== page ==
V. I.   Lenin



Written: Written on May 6, 1919
Published: First published in 1965 in Collected Works, Fifth Ed., Vol. 50. Printed from the original.
Source: Lenin Collected Works, Progress Publishers, 1975, Moscow, Volume 44, pages 224-226a.
Translated: Clemens Dutt
Transcription\Markup: R. Cymbala
Public Domain: Lenin Internet Archive.   You may freely copy, distribute, display and perform this work, as well as make derivative and commercial works. Please credit “Marxists Internet Archive” as your source.
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Dear Comrades,

I am sending you my comments. In the absence of essential differences of opinion, decide for yourselves. My advice is: use it for propaganda, for clearly it can serve no other useful purpose. Be extremely polite to Nansen, extremely insolent to Wilson, Lloyd George and Clemenceau. This is very useful, the only way to speak to them, the right tone.



I think both replies are quite correct, in proposing a meeting and thanking Nansen. But it seems to me that the propaganda side should be more fully developed, taking advantage of the fact that the Entente, while easily concealing from everyone all other documents of ours,[1] will be unable, by way of exception, to conceal precisely this reply.

I would therefore advise using for propaganda and elaborating in greater detail the separation of (α) the humanitarian and (β) the political aspect.

(α) You mention the humanitarian (it seems, only the humanitarian?) nature of the proposal? For this all thanks and compliments to Nansen personally. If it’s humanitarian aims, then do not bring politics into it, dear sir, but just start shipping (stress this). Just start shipping! We are even ready to pay through the nose for it and willingly admit you for control and give you every guarantee. Dilate on this, rub it in, make it clear. Appoint a place and time for the talks!

But if a truce, then this is politics] You are an educated man, Mr. Nansen, you know perfectly well that every war and every truce is politics. This means you have linked the “humanitarian” with the “political”. You have lumped them together! Explain to him, as you would to a 16– year-old lass, why a truce is politics.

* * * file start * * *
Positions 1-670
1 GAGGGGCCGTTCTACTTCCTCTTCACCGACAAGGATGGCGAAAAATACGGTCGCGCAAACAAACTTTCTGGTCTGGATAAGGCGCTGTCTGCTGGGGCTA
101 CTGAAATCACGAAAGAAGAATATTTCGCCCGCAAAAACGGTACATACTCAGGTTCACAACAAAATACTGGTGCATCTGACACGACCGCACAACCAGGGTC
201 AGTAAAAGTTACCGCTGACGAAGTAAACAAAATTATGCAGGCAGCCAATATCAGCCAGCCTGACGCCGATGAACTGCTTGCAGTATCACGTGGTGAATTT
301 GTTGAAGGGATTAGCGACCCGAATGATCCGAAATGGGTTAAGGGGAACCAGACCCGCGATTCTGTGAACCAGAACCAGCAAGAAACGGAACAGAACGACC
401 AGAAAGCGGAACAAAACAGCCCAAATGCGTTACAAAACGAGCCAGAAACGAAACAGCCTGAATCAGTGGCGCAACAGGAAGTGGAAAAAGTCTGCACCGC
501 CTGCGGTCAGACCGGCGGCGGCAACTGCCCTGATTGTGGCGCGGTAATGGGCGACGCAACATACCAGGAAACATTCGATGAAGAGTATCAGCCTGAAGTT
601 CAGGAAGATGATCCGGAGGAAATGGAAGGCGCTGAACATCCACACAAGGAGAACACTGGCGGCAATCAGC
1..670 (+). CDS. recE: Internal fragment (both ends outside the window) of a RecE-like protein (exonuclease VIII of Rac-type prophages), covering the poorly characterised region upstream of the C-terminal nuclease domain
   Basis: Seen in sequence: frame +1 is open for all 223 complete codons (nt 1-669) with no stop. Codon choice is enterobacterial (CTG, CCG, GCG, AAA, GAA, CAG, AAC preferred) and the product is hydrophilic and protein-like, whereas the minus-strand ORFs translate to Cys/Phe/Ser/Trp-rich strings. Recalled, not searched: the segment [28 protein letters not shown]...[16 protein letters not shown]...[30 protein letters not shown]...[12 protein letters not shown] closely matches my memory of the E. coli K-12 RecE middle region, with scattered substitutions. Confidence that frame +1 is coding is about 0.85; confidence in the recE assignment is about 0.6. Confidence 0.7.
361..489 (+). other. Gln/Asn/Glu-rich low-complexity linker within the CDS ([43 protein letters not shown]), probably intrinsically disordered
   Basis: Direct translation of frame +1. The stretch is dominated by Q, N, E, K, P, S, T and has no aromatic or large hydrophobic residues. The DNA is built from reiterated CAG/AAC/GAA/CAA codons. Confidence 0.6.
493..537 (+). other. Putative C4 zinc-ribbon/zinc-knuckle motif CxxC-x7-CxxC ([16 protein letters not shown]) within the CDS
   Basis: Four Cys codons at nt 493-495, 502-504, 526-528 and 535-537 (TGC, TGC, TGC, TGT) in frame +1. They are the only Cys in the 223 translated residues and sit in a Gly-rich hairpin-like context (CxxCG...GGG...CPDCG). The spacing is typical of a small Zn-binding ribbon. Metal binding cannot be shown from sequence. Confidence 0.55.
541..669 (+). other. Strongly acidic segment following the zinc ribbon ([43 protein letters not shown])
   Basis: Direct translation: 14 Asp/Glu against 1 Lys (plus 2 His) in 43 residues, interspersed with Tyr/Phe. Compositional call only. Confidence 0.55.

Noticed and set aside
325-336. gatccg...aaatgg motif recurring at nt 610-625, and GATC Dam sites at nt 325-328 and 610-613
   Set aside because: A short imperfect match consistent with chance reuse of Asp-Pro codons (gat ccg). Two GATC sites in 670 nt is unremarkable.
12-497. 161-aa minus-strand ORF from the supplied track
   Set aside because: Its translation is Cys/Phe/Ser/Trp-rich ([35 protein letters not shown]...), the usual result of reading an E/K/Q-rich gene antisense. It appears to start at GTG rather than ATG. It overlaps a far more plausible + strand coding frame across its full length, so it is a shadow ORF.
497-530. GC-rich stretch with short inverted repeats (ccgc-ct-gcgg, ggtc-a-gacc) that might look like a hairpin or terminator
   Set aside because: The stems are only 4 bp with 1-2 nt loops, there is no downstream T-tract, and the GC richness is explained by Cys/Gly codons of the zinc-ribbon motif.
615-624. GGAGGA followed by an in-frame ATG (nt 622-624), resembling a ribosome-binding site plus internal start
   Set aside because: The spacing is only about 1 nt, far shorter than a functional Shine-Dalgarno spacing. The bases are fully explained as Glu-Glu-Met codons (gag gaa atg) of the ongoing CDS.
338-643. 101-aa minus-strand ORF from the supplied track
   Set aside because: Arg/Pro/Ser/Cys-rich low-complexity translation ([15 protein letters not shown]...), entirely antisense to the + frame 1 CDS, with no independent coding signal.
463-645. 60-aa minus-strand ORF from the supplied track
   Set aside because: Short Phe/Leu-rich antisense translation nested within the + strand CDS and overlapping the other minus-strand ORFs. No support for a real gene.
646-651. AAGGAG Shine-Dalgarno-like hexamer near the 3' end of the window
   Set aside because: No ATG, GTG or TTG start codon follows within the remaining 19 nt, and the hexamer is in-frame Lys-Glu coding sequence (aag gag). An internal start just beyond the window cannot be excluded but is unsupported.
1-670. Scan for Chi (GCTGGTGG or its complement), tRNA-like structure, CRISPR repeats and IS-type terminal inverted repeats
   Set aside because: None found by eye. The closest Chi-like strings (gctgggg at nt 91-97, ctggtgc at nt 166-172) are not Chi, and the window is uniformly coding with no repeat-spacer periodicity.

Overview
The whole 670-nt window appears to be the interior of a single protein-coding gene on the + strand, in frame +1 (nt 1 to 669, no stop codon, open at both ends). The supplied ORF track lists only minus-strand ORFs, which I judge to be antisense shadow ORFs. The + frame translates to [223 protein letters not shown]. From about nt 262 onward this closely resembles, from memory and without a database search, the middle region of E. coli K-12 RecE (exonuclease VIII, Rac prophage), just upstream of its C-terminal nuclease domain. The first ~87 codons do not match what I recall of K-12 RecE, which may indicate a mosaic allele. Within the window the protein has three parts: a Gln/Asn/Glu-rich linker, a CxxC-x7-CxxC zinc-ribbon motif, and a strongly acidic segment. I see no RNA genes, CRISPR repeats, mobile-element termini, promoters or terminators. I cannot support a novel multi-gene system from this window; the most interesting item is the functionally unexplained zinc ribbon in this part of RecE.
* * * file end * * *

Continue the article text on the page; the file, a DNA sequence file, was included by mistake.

(β) Is it a good thing—to mix the “humanitarian” with “politics”? No, it is a bad thing, because it is hypocrisy, for which you are not to blame, and it is not you we are blaming. For one must talk frankly about politics without taking cover behind “humanitarianism”.

And once you have started talking politics, then, by your leave, we are obliged to answer you to the point.

1) If the truce is for peace, then you are perfectly aware that we are for it. We agreed (even!) to the Princes Islands.
We confirmed this to Bullitt who, unfortunately, proved, like the whole of American policy, to be a captive of Clemenceau and Lloyd George, for what Bullitt promised us, assuring us that America would make Clemenceau and Lloyd George come to heel, remained unfulfilled (it would be useful to “taunt” Wilson about it!).[4]][2]

It was not we who torpedoed the Princes Islands, but the monarchists and anti-Jew pogromists, the restorers of the landowners’ estates. Explain, develop, prove these three points, that Denikin and Kolchak 1) are monarchists; 2) pogromist thugs; 3) are restoring the estates of the landowners and introducing redemption payments for the peasants.

We agreed to a truce for negotiations about peace, of course, with those who are really to blame for the war, i.e., with Great Britain, France, America, and not with pawns. Explain in detail that it is they who are waging war, with their ships, their guns, their cartridges, their officers. Reveal in detail the outrageously false “renunciation of intervention” in the face of their support (and egging on) of the Estonians, Finns, Poles.